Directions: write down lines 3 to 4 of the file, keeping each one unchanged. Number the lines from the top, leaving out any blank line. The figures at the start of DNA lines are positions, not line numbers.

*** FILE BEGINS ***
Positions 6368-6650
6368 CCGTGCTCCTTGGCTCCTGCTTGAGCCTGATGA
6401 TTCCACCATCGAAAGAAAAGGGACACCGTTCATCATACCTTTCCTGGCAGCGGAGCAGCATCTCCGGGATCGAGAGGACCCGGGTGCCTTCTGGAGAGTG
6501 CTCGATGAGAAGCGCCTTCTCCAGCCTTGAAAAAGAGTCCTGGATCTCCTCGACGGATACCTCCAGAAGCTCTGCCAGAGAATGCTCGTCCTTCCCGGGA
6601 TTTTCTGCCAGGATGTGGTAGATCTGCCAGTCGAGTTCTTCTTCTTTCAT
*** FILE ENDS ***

6401 TTCCACCATCGAAAGAAAAGGGACACCGTTCATCATACCTTTCCTGGCAGCGGAGCAGCATCTCCGGGATCGAGAGGACCCGGGTGCCTTCTGGAGAGTG
6501 CTCGATGAGAAGCGCCTTCTCCAGCCTTGAAAAAGAGTCCTGGATCTCCTCGACGGATACCTCCAGAAGCTCTGCCAGAGAATGCTCGTCCTTCCCGGGA